Each work of art is first of all a work of introspection and deep knowledge of one's own abilities and executive techniques. Introspective art is a real psychological process in which the artist gets to know himself through the artistic process. In introspective execution it is quite common for the artist to rereproduce himself in a subjective version of his self, but even more often it happens that the artist represents himself in the worst version that he can see from the outside and as a self-critic. In the history of contemporary art we have many examples of introspective art and the most striking is the work of the Japanese artist Yayoi Kusama who brought her particular artistic execution to the West and becomes an icon in the world of graphic novels.


Maiju-Alina Hannula

She is joined by the artist Maiju-Alina Hannula who in her introspective representation of the female subject brings references and symbolisms from the history of the avant-gardes. The female subjects with closed eyes recall the faces of women by Amedeo Modigliani. He painted them without eyes, because he said that the human soul resides in her eyes and that he was unable to paint her. The soul of these two subjects presented by Hannula emerges directly from the canvas and melts like a caress on the viewer who feels deep empathy towards the female figures. In her art resides the very soul of the artist and her sacrifice is to detach herself from her to donate her art to the world.

Art Curator Letizia Perrieri


Maiju-Alina Hannula

Vilutar


Maiju-Alina Hannula

Elma


Maiko

Looking up to the sky is an atavistic, instinctive gesture for most of us. Closed in our lives, busy with daily chores and spectators of a life that always passes too quickly, we human beings look at the sky and its infinity and we feel good. Our vision encounters no obstacles, our sight can rest by going to observe undefined points of that great space above our heads. It's nice to look at the sky, it makes us calm and helps us to reset all the emotions that drown our soul on a daily basis. We raise our eyes to the sky and we feel small, tiny beings compared to a universe that is probably endless. Our existences are insignificant compared to the distances and the age of what is above us. We can consider ourselves as a small opaque atom within the universe and yet, this condition is fine with us. To us humans, the knowledge that we are an insignificant part of something so large that we cannot even imagine, is fine. We feel part of something immense, ancient and infinite, we feel included in a design so big that it is not possible to explain in words. The gesture of looking up to the sky is therefore something that has lived inside us since time immemorial. The blue of the day, the darkness of the night; the brilliant light of the sun and the milky glow of the moon have assisted humanity since the dawn of time. The sun, what warms our earth and makes life possible on this planet; the moon, a small stone in the sky that, reflecting the sunlight, seems to shine with its own light.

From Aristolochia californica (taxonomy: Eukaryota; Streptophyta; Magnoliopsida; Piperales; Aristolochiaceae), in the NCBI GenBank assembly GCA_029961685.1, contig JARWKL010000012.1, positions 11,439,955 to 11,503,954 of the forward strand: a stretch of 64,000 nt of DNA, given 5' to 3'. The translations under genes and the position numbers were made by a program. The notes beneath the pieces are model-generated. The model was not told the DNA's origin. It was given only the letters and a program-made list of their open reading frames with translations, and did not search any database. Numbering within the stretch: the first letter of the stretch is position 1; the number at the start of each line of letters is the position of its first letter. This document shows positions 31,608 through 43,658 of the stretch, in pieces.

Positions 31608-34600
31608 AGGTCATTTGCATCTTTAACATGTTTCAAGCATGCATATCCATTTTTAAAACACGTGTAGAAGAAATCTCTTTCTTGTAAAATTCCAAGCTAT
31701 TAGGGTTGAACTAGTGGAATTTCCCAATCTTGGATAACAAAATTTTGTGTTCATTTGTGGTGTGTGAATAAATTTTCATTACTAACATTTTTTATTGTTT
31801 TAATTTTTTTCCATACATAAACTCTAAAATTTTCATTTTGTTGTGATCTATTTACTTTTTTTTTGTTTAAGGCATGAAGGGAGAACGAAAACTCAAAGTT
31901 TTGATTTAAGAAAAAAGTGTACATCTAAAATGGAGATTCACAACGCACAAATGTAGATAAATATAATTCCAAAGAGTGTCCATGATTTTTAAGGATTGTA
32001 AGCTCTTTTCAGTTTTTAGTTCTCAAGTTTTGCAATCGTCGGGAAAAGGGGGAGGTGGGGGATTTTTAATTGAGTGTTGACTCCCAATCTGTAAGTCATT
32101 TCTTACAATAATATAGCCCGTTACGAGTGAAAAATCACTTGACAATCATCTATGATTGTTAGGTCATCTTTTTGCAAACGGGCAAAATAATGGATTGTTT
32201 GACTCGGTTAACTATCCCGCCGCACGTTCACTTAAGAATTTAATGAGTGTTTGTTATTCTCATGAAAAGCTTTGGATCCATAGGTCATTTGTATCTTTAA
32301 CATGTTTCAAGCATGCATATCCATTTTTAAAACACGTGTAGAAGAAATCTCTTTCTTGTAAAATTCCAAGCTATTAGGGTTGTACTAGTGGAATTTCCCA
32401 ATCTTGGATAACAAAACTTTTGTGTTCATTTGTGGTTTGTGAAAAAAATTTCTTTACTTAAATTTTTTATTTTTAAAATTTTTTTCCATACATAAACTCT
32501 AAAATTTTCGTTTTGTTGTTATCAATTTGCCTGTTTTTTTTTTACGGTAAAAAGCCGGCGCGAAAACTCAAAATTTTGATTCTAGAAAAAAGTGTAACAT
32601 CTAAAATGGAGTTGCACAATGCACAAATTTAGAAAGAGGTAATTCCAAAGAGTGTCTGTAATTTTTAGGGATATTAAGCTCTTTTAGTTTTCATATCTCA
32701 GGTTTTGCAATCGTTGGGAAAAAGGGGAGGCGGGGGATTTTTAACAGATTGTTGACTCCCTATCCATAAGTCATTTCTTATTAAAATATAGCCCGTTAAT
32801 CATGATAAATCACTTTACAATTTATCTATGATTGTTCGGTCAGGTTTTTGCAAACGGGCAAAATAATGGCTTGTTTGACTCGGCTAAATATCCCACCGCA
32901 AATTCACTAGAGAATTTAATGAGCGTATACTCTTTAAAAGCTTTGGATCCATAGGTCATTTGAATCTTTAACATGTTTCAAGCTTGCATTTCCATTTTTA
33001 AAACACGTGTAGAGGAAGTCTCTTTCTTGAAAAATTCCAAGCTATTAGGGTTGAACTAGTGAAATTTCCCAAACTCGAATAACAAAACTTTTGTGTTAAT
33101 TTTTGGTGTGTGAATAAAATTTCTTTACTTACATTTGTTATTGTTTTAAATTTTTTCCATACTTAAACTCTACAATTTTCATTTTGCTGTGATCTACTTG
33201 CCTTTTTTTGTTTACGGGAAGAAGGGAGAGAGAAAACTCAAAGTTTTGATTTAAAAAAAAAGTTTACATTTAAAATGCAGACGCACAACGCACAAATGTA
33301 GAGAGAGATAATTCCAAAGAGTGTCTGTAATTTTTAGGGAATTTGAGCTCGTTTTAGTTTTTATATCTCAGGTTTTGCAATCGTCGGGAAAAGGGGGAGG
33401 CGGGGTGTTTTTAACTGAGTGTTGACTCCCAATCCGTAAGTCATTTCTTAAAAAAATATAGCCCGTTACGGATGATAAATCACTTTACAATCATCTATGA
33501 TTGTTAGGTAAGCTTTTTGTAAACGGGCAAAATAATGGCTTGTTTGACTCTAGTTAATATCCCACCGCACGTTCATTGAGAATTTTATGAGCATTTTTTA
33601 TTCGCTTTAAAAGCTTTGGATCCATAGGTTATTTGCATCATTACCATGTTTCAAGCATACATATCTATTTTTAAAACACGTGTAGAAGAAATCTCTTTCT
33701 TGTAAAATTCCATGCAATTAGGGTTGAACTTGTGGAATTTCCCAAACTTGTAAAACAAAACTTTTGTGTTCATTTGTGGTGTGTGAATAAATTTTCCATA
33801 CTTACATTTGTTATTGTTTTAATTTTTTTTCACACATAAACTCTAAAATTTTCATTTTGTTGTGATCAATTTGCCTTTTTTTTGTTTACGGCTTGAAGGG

Maiko

The dichotomy between these two elements is to be considered as something complementary and Maiko with Moon and Sun I and Moon and Sun II wants to suggest us just this kind of relationship. Two circular supports host inside them a heterogeneous set of elements. The shape of the two works certainly recalls that of the star and the satellite so dear to us. Let's go into the represented to discover what is hidden beyond the surface, let's discover the core of these two works. Small touches of material color are applied on the support. The chromatic spots are layered one on top of the other causing curves, reliefs, hollows of color engraved on every inch of surface. Uncertain and transparent pieces of plastic are placed inside the representative space emphasizing the heterogeneity of the stellar ground. The layering of pigment and the use of plexiglass shards is mimesis of the surface of the two celestial bodies. Touching Maiko's works we can imagine touching the Sun and the Moon: we burn ourselves with the fiery heat of the sun and heal our wounds by resting our fingers on the cold moon. We rejoice in the sounds made by our star, we stretch our ears to the noise of the booms echoing in the core of the Sun and then we seek quiet and silence sitting on the surface of the moon.

Art Curator Lisa Galletti


Maiko

Moon and Sun I


Maiko

Moon and Sun II


Maïra Maravillosa